As govt defends lapses, Kerala police under scanner  

The incidents of alleged police high-handedness reported during just over the last two months tell a story.

When the chief minister of a state says that a protest against alleged police brutality was “extremist” in nature, it could reflect many things – could an effective, inclusive policing system be one of them? A section of the public in Kerala doesn’t concur; the state’s Congress-led opposition certainly doesn’t.

Chief Minister Pinarayi Vijayan, who holds the Home portfolio in the CPM-led Left Democratic Front (LDF) government, has over the past couple of months been in damage control mode due to recurring allegations of police atrocities and slipshod law and order enforcement. He has acted on these violations every time, removing erring officials from duty, announcing internal inquiries and largely maintaining a tough public face while addressing these failures. The statements of intent, however, have not quite translated into results.

The incidents of alleged police high-handedness reported during just over the last two months tell a story. S R Sreejith (26), who was tortured in custody, died in Varappuzha in Ernakulam district. It was later revealed that local police had detained the youth in connection with a case of abetting suicide, based on a false lead; in Malappuram, police failed to act on a complaint by the district Childline about the abuse of a 10-year-old girl during a film screening in Edappal. The accused, Moideenkutty, was arrested after TV channels aired visuals of the abuse, submitted by proprietors of the cinema.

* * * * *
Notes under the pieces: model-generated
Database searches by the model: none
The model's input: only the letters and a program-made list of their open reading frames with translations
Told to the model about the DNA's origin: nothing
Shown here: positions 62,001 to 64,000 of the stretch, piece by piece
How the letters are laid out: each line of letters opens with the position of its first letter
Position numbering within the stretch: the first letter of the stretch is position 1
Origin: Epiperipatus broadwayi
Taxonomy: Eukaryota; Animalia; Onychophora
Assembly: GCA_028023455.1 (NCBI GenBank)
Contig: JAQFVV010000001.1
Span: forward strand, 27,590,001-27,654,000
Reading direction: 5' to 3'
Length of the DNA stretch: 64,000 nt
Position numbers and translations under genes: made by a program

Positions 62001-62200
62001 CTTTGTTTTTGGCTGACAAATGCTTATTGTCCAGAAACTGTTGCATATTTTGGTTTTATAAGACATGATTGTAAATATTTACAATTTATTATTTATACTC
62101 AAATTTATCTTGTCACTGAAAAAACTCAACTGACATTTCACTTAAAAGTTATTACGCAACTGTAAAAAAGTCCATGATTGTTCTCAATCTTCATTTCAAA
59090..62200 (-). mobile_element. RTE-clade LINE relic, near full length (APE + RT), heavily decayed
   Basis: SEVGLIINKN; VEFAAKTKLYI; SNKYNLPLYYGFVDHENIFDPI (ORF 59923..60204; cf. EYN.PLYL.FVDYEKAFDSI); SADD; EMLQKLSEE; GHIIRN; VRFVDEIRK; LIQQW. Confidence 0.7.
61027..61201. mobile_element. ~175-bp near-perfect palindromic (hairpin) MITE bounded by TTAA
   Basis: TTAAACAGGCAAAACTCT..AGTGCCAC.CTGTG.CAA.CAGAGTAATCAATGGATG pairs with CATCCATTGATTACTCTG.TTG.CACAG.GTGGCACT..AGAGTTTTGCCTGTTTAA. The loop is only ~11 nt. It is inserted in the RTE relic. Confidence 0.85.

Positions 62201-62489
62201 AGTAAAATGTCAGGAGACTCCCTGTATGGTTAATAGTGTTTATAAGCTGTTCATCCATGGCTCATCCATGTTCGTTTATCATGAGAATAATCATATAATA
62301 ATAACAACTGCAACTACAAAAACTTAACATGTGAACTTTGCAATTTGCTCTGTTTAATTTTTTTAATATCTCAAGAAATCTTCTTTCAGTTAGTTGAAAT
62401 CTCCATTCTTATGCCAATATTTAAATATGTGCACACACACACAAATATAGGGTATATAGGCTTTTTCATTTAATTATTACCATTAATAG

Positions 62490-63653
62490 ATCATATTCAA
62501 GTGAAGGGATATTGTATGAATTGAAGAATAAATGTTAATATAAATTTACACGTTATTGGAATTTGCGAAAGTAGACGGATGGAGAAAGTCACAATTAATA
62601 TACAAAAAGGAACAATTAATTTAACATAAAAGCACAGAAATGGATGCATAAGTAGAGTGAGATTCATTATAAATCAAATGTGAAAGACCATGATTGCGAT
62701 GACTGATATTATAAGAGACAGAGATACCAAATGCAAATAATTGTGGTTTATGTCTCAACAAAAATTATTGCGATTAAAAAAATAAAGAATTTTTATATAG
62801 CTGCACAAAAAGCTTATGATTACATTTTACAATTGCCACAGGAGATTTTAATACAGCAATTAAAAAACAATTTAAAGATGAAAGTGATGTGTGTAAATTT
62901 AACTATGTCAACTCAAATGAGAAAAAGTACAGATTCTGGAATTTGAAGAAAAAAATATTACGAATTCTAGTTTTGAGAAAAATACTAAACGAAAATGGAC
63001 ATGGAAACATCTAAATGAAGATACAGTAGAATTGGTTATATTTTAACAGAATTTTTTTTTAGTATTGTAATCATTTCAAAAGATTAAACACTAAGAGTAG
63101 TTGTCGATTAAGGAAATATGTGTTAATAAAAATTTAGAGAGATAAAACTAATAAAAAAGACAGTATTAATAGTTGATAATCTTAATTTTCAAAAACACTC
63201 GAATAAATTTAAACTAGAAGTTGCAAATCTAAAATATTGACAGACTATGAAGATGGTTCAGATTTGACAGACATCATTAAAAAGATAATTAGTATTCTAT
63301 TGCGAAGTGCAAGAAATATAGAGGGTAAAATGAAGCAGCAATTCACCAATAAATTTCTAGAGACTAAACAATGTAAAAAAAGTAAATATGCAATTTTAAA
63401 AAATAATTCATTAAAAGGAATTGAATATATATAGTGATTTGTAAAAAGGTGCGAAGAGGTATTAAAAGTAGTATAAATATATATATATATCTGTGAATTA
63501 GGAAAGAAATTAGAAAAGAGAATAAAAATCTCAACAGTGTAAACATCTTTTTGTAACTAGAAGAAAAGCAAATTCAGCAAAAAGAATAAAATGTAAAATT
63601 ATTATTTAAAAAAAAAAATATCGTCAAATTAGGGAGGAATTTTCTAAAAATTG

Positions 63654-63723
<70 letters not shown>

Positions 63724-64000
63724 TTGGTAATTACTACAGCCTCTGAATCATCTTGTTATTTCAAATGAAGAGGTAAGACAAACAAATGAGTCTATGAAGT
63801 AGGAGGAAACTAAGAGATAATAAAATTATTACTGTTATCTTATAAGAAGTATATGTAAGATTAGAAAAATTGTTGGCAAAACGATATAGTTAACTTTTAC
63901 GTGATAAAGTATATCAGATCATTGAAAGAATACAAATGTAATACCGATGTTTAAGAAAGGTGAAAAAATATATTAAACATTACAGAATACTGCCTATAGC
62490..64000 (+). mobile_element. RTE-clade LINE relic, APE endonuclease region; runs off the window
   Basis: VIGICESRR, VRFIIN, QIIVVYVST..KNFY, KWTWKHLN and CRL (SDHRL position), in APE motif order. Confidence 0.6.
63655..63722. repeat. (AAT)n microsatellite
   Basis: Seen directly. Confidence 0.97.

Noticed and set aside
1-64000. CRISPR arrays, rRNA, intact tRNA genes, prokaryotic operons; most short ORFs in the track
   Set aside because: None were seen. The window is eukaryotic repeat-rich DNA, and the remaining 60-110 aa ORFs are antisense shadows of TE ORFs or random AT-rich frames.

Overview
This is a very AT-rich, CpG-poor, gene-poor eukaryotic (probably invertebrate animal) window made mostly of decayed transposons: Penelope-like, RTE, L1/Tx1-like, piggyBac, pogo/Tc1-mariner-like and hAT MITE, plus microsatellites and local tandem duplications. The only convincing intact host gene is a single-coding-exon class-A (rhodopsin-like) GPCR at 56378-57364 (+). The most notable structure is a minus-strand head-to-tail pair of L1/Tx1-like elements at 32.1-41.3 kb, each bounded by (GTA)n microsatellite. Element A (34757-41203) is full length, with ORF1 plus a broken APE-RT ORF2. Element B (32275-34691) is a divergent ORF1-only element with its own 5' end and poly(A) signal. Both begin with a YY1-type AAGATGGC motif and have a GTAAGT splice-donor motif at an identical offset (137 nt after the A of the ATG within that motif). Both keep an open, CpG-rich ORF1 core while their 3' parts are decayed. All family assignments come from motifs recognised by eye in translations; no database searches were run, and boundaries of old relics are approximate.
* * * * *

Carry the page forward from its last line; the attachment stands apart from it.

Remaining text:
In what is alleged as an act of “revenge”, the police detained one of the proprietors for “hiding” information on the abuse; in Kottayam, suspects in the alleged honour killing of Dalit Christian youth Kevin P Joseph — three days after his wedding — are learnt to have interacted with a local police official after abducting the victim. At the Gandhinagar police station, SHO M S Shibu is reported to have told Kevin’s wife Neenu that her petition regarding her missing husband would be taken up later since he was engaged in arrangements for the chief minister’s visit to the district.

The latest flashpoint surfaced at Edathala in Ernakulam, where a 39-year-old man, Usman, was allegedly assaulted by policemen, causing severe injuries to his face. Four policemen have since been booked on assault charges over the incident, believed to have been set off by an altercation between Usman and the plainclothesmen over a minor road accident. Chief Minister Vijayan made the statement about extremist influences while responding to protests against police action in Edathala.

Police officials have faced action in the Varappuzha, Edappal and Gandhinagar cases as well, but criticism has come from human rights activists and from within the ruling Left, against their functioning. The CPM leadership and the chief minister himself have chosen to view the incidents as “isolated” but have their task cut out in defending these recurring lapses.